Speakers: Liz Crow and Robert McRuer
Friday 10. November, 17:45 – 19:00
Robert will provide an overview of disabled/crip activist-artistic practices that have emerged in response to a globalized politics of austerity. He will consider the ways in which disability has been a central but undertheorized element of that politics. Liz will then give an illustrated talk about the way her work as an artist-activist has responded to the UK’s austerity programme, which has been among the harshest in the world. She will focus particularly on Figures (2015), a mass-sculptural durational performance that set out to make visible the human impact of austerity. She will also consider what this form of work contributes to our knowledge of the processes of activism. Robert and Liz will then open the conversation to consider transnational forms of resistance and coalition.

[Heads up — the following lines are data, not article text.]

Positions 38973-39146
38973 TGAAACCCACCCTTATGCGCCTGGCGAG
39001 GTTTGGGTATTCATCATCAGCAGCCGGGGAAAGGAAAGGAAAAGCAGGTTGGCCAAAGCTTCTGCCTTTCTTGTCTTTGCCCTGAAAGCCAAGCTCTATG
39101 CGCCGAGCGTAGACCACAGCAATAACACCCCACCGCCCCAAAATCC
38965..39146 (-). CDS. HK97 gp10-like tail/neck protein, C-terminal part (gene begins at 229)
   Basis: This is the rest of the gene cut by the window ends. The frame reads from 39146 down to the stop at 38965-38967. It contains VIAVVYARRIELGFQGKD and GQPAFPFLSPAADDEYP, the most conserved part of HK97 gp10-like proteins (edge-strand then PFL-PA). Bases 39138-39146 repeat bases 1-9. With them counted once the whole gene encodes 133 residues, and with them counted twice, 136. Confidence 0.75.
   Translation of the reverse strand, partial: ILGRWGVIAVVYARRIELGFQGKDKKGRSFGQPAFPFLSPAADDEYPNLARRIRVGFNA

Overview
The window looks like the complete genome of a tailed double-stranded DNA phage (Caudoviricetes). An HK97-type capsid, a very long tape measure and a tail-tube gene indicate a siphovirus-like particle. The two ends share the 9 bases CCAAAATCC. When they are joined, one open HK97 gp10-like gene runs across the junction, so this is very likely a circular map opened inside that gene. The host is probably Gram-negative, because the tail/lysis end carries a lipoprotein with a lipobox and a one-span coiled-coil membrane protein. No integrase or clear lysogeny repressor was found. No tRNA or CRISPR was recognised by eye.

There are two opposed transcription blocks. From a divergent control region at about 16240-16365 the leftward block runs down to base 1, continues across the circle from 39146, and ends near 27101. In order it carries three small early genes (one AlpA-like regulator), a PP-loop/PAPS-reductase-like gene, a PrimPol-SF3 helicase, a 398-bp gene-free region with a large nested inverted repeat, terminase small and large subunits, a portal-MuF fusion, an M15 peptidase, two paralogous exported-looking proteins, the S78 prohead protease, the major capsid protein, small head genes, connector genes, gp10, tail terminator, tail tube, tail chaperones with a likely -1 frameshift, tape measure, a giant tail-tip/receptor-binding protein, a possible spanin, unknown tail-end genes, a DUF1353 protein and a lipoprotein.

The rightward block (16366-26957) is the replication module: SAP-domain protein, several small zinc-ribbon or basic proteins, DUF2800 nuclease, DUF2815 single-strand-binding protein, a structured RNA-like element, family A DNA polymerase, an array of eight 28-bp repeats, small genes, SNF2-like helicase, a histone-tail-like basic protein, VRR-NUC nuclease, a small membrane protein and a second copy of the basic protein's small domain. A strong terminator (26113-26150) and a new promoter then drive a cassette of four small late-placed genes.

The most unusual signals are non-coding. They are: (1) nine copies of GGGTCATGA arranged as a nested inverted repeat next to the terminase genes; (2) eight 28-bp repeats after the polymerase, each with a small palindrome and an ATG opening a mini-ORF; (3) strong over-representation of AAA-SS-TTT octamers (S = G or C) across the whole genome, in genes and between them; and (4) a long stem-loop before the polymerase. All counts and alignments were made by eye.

Bio – Liz Crow
Liz Crow is an artist-activist working through performance, film, audio and text. Founder of Roaring Girl Productions and a former NESTA (National Endowment for Science, Technology and the Arts) fellow, her work has been shown at Tate Modern, Washington DC’s Kennedy Center, on the Trafalgar Square Fourth Plinth and the Thames foreshore. Liz is undertaking a practice-led PhD into methodologies of activism.
Bio – Robert McRuer
Robert McRuer is Professor of English at George Washington University in Washington, DC, where he focuses on disability studies, queer theory, and transnational cultural studies. He is the author of numerous books and articles, including the forthcoming (January 2018) Crip Times: Disability, Globalization, and Resistance and Crip Theory: Cultural Signs of Queerness and Disability (2006), both published by New York University Press.